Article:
Sunday, October 25, 2009

This Day in WWII History (Fitzgerald In-Law Becomes Hero in Battle off Samar)

October 25, 1944—In a 2 1/2-melee off the Philippine island of Samar, a small force of American ships, facing desperate odds, withstood a ferocious surprise attack by the vastly larger Japanese Imperial Navy and saved thousands of General Douglas MacArthur’s soldiers.

One of the many heroes in the Battle off Samar was Rear Admiral Clifton Sprague. As the husband of F. Scott Fitzgerald’s younger sister Annabel, he might seem like a footnote to students of American literature. But, as a senior naval commander in the last significant challenge to American supremacy in the South Pacific, “Ziggy” Sprague is as much a major player as his more famous in-law.

In a post the other day, I considered MacArthur’s famous “return” to the Philippines. It would be criminal, though, to remember the general’s theatrical splash into the waters off Leyte without paying similar homage to the thousands of unsung servicemen who saved his force in this unforeseen postscript.

I really had to write this when I considered historian Rick Atkinson's article "What Is Lost When Veterans Pass?". One such veteran was a neighbor, a kindly, quiet fireman. It wasn’t until years later, after he had moved away from the neighborhood, that I discovered, in his obituary, that in World War II he was one of the “tin can sailors”—a veteran of destroyer carriers—the type of vessels responsible for carrying MacArthur’s forces. I wonder now if he saw action in the last titanic naval engagement of the war?

The Battle off Samar served as the climax of the Battle of Leyte Gulf, which lasted from October 23 to 26 and became the largest naval engagement in world history. The battle-within-a-battle resulted from the Japanese high command’s desire to take advantage of the hyper-aggressive tendencies of Admiral William F. Halsey.

“Bull” Halsey was characterized by nothing so much as the desire to take the war to the enemy anywhere and everywhere. In this instance, Vice Admiral Jisaburo Ozawa’s ships would serve as a decoy to lure Halsey away while the rest of the Japanese fleet swooped down on the suddenly vulnerable US 7th Fleet, under Vice Admiral Thomas Kinkaid, that was guarding MacArthur.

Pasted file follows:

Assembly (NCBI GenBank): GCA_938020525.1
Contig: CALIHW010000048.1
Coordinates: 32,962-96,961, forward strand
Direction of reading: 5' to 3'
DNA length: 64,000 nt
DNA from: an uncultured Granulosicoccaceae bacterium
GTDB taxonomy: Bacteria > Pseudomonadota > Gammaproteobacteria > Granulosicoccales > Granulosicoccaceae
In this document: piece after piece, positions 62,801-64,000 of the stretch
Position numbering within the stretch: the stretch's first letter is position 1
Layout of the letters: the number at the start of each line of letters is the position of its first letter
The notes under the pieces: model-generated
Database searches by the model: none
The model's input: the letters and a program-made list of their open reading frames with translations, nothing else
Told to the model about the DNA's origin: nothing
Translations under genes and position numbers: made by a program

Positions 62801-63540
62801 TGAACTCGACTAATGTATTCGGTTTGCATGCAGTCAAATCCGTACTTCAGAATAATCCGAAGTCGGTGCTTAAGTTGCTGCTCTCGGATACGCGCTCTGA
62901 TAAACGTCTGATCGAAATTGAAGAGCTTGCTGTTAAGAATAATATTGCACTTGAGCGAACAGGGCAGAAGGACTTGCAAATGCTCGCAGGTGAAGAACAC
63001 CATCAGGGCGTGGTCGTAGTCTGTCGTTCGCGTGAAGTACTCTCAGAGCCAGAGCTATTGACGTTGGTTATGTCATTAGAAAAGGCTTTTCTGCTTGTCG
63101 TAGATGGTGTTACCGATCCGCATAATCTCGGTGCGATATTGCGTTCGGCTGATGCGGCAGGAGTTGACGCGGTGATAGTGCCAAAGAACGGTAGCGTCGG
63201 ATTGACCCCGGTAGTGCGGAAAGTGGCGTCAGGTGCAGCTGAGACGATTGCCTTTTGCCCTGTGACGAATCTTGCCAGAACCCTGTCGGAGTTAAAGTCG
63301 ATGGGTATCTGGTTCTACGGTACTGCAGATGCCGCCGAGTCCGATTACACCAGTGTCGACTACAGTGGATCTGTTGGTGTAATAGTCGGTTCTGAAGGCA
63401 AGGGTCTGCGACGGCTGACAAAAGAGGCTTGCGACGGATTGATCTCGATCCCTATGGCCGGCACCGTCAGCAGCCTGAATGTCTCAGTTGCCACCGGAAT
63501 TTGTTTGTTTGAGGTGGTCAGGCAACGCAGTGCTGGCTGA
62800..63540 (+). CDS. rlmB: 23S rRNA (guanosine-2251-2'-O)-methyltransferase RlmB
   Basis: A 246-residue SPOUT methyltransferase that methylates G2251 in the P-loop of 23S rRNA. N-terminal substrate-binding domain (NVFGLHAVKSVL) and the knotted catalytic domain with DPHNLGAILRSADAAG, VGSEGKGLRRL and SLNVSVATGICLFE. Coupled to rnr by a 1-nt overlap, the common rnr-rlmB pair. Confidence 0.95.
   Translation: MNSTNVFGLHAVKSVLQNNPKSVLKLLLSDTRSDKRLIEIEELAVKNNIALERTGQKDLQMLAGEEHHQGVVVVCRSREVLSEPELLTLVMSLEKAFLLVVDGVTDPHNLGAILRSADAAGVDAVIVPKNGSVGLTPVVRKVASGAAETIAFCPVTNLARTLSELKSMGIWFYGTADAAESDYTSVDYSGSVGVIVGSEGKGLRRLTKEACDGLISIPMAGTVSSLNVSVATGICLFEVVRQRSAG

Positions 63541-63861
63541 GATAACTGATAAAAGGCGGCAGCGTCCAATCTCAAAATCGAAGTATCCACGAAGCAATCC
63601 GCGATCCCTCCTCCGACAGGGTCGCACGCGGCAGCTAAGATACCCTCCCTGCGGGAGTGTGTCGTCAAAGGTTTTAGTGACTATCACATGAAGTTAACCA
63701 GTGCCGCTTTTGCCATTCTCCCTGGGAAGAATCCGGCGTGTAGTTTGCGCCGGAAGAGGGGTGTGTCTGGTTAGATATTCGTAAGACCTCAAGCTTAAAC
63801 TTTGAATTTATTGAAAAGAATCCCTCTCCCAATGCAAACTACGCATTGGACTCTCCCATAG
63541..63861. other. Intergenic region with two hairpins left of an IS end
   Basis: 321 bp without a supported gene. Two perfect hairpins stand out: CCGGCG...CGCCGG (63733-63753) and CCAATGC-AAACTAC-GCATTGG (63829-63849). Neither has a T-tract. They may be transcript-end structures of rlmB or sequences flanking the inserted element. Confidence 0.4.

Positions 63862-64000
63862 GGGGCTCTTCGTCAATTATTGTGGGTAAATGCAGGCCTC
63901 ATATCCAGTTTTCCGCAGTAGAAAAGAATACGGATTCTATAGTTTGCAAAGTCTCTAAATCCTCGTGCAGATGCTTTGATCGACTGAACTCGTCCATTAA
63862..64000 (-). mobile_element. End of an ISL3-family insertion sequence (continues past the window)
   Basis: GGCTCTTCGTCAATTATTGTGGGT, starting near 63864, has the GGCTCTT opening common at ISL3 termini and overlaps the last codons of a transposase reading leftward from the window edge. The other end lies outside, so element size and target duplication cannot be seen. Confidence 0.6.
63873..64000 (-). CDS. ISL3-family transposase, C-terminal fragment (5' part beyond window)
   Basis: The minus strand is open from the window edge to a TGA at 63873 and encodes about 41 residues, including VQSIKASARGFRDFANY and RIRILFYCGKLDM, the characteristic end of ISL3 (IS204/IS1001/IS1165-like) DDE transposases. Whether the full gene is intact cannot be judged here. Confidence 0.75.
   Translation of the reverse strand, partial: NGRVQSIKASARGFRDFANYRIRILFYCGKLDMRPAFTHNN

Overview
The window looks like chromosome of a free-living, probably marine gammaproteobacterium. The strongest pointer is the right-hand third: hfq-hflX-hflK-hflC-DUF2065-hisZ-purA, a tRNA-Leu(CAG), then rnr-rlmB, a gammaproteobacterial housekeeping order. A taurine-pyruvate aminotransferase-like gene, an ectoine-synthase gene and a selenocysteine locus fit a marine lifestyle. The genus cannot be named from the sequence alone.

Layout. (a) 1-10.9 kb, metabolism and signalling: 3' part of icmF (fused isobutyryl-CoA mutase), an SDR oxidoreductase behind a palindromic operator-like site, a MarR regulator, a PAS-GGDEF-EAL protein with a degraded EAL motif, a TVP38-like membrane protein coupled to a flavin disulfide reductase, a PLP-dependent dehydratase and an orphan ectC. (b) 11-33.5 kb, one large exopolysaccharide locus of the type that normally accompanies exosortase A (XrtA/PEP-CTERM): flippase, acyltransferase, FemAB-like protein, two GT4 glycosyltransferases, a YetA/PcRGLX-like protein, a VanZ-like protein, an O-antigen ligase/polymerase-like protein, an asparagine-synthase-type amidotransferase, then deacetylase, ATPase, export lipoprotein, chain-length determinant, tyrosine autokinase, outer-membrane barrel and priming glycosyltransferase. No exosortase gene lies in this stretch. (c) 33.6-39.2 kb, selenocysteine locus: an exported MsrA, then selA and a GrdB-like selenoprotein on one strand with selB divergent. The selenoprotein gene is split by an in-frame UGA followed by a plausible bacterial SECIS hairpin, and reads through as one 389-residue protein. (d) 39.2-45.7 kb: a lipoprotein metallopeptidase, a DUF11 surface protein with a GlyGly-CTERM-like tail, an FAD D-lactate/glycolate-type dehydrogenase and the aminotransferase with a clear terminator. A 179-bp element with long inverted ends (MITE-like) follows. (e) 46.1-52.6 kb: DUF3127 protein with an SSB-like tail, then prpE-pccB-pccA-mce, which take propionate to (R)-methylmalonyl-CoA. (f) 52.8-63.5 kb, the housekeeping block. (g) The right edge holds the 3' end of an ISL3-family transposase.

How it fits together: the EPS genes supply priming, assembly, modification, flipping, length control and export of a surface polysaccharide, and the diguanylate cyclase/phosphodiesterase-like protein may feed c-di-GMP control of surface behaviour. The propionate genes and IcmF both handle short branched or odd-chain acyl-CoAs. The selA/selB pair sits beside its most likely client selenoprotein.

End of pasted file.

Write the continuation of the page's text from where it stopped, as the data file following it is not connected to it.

The desperate Japanese plan worked even better than they expected, as Halsey not only went after the decoy fleet but did not even leave one carrier group to cover the San Bernardino Straight for Kinkaid.

On the morning of October 25, Sprague discovered, to his alarm and anger, what “that sonofabitch Halsey” had done. His flotilla, “Taffy 3,” consisting of five carriers, three destroyers and four destroyer escorts was facing a fleet that not only was twice as fast as any of their own carriers, but a foe that a foe that enjoyed a 10-to-1 advantage in firepower. The nearest American heavy units were 65 miles, or more than three hours, away.

Essentially, the American ships realized, they were doomed anyway. But Admiral Kurita, the Japanese commander, thought that he was doomed, and acted accordingly. Max Hasting’s verdict in Retribution: The Battle for Japan, 1944-45 is powerful and apropos about the Japanese high command’s responsibility for the disaster they now invited: “Their ship recognition was inept, their tactics primitive, their gunnery woeful, their spirit feeble.”

And now, Taffy 3 was turning the tables on the largest group of surface ships ever put to sea by the Land of the Rising Sun. Their actions over the next couple of hours were extraordinary:

* sinking or crippling four heavy cruisers;
* strafing Japanese gunners with air attacks; and
* bluffing with "dry runs" when ammunition ran out.

The price paid by the men of Taffy 3 was steep: the loss of approximately 1,000 men, including 100 to exhaustion and shark attacks. But by their bravery, they had bought enough time for the other two Taffy groups to return to battle.

In the end, the Japanese paid more dearly for their unexpected attack. Throughout the Battle of Leyte Gulf, they lost 4 aircraft carriers, 3 battleships, 8 cruisers, and 12 destroyers, as well as 10,000+ killed.

Never again would the Japanese Imperial Fleet engage the U.S. Naval in a large-scale operation. Moreover, MacArthur’s forces would operate with a freer hand, using the Philippines to cut off the sea lanes to Japan, thereby depriving the empire access to increasingly necessary raw materials.

For an exceptionally fine history of the Battle off Samar, I would recommend The Last of the Tin Can Sailors, by James Hornfischer. Its account is not only very sound from the larger strategic point of view, but, through extensive interviews with surviving sailors, he was able to reproduce the hellish scenes—flaming fuel, ship wreckage, acrid smoke, the moans of wounded and dying men—surmounted by ordinary young men who became extraordinary heroes in those desperate hours.

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